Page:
Tuesday, 13 July 2010

Spain's World Cup victory, near hysteria and the goalie's cheekbones

6pm on Sunday 11 July 2010 and the streets of Madrid were already filling with flag-wielding folks dressed in red and yellow, excitedly chanting 'Yo soy español, español, español' in anticipation of the World Cup final match that evening: Spain versus Holland.

7pm and the metro was packed with screaming girls and sweaty bodies. Our aim to watch the match in an Irish bar near Cibeles, the major scene of football victory celebrations in Madrid (well, unless you're an Atlético fan), was quickly abandoned when we saw the crowds. Heading to the calmer - but still lively - calles of Chueca instead, we found a suitable bar and settled in to watch the match.

And what a match it was, marred by dirty tactics and dragging on into extra time. Concentration was starting to flag and the smoky atmosphere was taking its toll on our band of Brits plus an enthusiastic Swede. But then Iniesta scored and the bar was open-mouthed: finally, goooooool!! Vuvuzelas sounded, strangers embraced, I was lifted into the air. A few minutes later it was official: Spain were the world champions for the first time.

The streets rang with cries of 'Campeones, campeones'; men inexplicably took their shirts off (guys, you didn't score the goal, it's really not necessary); revellers sailed down Gran Via perched on office chairs and wheelie bins. The scene around Cibeles was a sea of red and yellow; police vans restraining would-be fountain jumpers. Taking the sensible option given that I had to work the next day, I made my way home, surrounded by happy faces and over-exuberant Spaniards.

The next day, the victory parade route was announced. Shameless glory-supporters K and I headed to Moncloa, at the beginning of the route, where the team's bus would begin its tour of Madrid. Half an hour before the scheduled departure, we took our places: one and a half hours later, standing in something that vaguely resembled a flowerbed (not an actual one, Mum, in case you're reading), we were still waiting. There's a reason the Spanish aren't famed for punctuality. Finally, the bus swept by us and cameras flashed, but we were surprised by the lacklustre crowds and matching responses from the players. As we watched, the proceedings burst into life further down the street: we took one look at each other and decided to follow the boys down Calle Princesa to get closer to the action.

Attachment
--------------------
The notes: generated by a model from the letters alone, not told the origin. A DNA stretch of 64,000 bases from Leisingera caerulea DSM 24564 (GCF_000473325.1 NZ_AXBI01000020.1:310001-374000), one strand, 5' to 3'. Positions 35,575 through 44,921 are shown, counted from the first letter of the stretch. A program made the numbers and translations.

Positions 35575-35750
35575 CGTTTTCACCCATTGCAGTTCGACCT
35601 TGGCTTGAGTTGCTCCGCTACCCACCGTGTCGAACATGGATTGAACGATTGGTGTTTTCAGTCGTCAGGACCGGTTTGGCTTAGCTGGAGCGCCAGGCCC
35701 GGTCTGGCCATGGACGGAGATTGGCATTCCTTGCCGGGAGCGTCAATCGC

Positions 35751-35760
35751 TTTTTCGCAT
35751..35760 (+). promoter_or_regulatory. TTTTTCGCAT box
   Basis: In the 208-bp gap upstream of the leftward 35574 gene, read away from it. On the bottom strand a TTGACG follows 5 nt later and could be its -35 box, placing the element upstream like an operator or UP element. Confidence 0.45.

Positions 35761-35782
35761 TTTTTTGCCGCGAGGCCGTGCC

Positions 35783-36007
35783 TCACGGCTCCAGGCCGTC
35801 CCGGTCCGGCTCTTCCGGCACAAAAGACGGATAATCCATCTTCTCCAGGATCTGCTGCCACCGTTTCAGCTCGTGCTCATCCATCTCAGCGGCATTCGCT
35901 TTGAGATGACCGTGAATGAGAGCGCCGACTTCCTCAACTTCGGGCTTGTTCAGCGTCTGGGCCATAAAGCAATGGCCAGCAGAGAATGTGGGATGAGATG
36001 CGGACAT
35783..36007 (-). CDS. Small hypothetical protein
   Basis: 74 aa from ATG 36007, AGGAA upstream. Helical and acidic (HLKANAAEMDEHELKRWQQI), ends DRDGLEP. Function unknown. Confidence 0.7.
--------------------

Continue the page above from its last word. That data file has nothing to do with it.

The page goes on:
Dashing down a series of sidestreets, we emerged just as the bus was passing again. The Spanish national team was now on form, with Casillas and Torres waving flags, Ramos larking about and a couple of players sipping cans of Mahou. The crowd was overjoyed; chanting, singing, frantically photographing. Although my Swedish partner in crime and I can't claim to be remotely español, there was something about the atmosphere and the sense of being a part of history (and Casillas's cheekbones - incredibly chiselled close up) that turned us two sensible young women into something reminiscent of a pair of teenage groupies at a boyband concert. We still hadn't had enough: we took to our heels again and raced down back streets to emerge on the other side of the bus. With a little help from our elbows (and K's tall, blonde good looks), we were somehow in the front row. Never a Torres fan until now, I was almost reduced to dribbling as he grinned down at us. It's amazing the effect a few sportsmen wielding a trophy can have on a girl. But my finest moment was yet to come: in true teenage style, I screamed at Ramos 'I'm your future wife!' Oh dear. Fortunately I wasn't the worst though: a minor TV presenter standing in front of me pulled down her T-shirt to reveal breasts painted with footballs. Classy.

An estimated 1 million took to the streets of Madrid last night to celebrate and welcome la selección home. Of course, some think this public outporing of joy is ridiculous and excessive: after all, the boys just scored a goal, they didn't broker world peace. However, coming at an uncertain time for Spain, with 20% unemployment and a troubled economy, the victory arguably meant much more to the population. Of course, winning the World Cup is no small thing, and this was Spain's first taste of such glory, but their success also gave the country something to celebrate, a reason to be happy and to feel proud. Some have even analysed the effects on regionalism, observing the attitudes and celebrations in the Basque country and Cataluña, but many believe that football can't even begin to solve the issues of separatism. Still, there seems to be no doubt that the victory has caught the national imagination and united the population behind something, if only temporarily. Let's just hope this feeling lasts longer than my teenage behaviour... Better leave it there, I'm off to pore over photos of my beloved. Did I mention Jesús Navas's blue eyes?

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